Sunday, June 26, 2016

BWorld 66, Renewable portfolio standard and electricity prices

* This is my article in BusinessWorld last June 21, 2016.

The key to cheaper prices and/or good services is more competition among more players, more voluntary exchange, and not more price coercion by regulators. If buyers do not like the price of seller A, they can opt out and go to sellers B, C, and so on. Seller A is then pressured to lower his price to compete with other sellers.

The key to expensive prices and/or lousy services is more government regulation and curtailing voluntary exchange. Buyers are forced to buy from expensive sellers and opting out is not allowed. This happens in government-created monopolies like tricycle routes, electric cooperatives, or government-favored sectors like producers of new renewables like solar and wind power.

The Department of Energy (DoE) along with the United States Agency for International Development (USAID) conducted a public consultation last June 16 at Shangri-La at the Fort, Bonifacio Global City about the proposed or draft Department Circular (DC) on the Renewable Portfolio Standard (RPS). The activity was hurriedly organized and was not posted on the DoE’s Web site.

But I heard about it from a friend and then I wrote to DoE’s Mario Marasigan and asked if I could attend it and he said yes. Thank you Sir Mario.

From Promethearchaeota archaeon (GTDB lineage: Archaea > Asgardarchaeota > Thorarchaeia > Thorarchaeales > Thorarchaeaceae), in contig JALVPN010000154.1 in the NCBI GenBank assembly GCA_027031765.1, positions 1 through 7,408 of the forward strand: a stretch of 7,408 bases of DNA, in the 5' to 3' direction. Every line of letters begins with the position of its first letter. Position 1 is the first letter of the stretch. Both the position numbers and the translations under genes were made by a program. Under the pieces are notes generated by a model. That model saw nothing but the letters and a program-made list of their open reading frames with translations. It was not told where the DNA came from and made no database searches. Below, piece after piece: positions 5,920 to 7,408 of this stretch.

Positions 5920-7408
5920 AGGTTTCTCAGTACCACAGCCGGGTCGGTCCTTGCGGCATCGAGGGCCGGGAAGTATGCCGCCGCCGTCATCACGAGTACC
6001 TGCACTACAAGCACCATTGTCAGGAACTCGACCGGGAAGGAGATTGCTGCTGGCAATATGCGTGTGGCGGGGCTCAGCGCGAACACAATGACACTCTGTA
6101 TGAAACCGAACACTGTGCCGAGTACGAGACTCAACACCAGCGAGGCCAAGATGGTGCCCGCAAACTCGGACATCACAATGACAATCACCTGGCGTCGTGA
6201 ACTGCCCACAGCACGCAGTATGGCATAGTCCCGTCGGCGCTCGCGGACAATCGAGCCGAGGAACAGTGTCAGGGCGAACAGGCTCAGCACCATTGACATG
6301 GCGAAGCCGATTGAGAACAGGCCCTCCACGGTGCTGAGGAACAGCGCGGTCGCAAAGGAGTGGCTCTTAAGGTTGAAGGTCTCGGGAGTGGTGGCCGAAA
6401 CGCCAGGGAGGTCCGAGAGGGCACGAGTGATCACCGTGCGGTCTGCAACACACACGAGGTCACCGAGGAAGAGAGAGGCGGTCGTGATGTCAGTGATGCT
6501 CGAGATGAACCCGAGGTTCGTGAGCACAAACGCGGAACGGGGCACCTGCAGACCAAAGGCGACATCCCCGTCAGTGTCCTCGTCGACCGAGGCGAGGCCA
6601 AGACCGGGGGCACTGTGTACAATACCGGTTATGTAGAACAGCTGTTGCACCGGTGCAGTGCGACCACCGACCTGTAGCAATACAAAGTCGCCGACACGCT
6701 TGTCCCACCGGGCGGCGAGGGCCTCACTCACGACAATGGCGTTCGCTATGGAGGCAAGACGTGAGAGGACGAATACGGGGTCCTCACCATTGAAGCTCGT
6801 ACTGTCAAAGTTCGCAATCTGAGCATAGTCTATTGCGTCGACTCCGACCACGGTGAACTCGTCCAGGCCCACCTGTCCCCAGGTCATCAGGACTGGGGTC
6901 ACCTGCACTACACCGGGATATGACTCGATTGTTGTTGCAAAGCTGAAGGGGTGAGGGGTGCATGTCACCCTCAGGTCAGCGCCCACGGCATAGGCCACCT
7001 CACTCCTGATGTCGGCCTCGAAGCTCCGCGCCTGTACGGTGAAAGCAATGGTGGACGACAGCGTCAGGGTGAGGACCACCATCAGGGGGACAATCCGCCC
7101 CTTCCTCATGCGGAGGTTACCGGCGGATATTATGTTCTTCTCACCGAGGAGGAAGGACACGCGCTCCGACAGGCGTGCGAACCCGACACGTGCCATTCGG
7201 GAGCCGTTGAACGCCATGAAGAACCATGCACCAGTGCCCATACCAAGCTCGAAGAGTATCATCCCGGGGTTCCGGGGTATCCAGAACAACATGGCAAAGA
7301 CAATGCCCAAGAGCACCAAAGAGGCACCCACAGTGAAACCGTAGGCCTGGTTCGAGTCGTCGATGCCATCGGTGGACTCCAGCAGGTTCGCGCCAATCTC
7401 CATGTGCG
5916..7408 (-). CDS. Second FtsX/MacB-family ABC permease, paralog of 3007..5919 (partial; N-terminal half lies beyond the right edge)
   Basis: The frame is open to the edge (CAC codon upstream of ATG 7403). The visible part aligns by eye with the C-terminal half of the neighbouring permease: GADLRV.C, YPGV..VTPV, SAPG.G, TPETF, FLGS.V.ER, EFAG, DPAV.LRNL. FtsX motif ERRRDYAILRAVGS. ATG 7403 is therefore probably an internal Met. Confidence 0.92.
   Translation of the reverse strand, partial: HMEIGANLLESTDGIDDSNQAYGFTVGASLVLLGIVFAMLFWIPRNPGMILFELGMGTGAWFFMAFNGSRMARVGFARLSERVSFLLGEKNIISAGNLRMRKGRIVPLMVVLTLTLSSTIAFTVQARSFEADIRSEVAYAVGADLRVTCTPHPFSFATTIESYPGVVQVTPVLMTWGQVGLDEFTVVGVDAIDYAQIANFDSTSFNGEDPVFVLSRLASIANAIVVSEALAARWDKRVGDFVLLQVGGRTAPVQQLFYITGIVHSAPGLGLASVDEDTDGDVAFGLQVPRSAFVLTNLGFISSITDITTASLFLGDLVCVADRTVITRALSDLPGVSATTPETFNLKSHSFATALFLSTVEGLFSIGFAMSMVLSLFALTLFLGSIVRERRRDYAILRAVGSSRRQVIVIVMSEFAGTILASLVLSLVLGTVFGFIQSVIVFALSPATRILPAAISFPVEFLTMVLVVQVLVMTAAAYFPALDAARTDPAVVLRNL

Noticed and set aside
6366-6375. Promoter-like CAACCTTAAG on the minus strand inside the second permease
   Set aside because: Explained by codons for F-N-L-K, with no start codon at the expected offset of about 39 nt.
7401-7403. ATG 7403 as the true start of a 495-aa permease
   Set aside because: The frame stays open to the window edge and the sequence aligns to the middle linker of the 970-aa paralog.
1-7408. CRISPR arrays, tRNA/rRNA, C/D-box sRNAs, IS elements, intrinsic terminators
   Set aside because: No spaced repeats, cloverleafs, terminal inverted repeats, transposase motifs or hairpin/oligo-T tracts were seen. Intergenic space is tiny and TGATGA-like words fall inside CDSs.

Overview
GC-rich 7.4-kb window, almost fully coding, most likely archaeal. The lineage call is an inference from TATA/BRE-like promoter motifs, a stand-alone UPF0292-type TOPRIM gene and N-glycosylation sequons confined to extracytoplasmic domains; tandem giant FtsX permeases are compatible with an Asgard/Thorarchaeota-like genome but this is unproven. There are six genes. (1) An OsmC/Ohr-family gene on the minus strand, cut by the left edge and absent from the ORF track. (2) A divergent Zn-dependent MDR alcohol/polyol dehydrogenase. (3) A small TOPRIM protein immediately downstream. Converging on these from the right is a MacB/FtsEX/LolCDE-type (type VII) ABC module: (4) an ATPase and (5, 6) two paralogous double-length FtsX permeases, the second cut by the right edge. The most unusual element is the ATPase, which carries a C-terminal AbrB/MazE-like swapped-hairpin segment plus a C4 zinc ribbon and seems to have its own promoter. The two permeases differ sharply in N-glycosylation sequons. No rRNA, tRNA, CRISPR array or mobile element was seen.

Here is a quick backgrounder of the subject.

1. Under the Renewable Energy (RE) Act of 2008 (RA 9513), RPS is defined as a “policy that requires electricity suppliers to source an agreed portion of their energy supply from eligible RE resources.”

2. Under the Implementing Rules and Regulations (IRR), Section 4, RPS, “...Annual minimum incremental percentage of electricity sold by each RPS-mandated electricity industry participant which is required to be sourced from eligible RE Resources and which shall, in no case, be less than one percent (1%) of its annual energy demand over the next ten (10) years.”

3. Under the draft DC discussed by the DoE last June 16, Section 8. “The minimum annual increment in the RPS level shall be initially set at 2.15% to be applied to the actual total supply portfolio of the Mandated Participant in each grid for the previous year.”

4. Under the Annex table, RPS Calculation, also prepared by the DoE that day, the cumulative RE capacity that will be needed from 2016 to 2030 is a glaring 30,862 MW (30.86 GW) or an average of 2.06 GW/year increase for RE alone (see Table 1).

During the open forum, I asked about many consumers’ concern about expensive electricity. What would be the implication in pricing of the proposed RPS, if they impose a 1.5% annual marginal increment (AMI)? How about at 1.75% or at 2.15% (their proposed rate)? And if they target 30% renewables in the energy mix by 2030, or 32% or 35% (their proposed target), what would be the impact on electricity prices?

The feed in tariff (FIT) without RPS was already four centavos per kilowatt-hour (kWh) last year, 12 centavos per kWh this year, so with FIT + RPS next year, will it become 20 centavos? 25 centavos?

DoE officials answered that no study on price implications has been worked out yet and that it can come out later as the current focus is the mechanisms on how RPS will be implemented, including penalties for violators or non-implementers of RPS.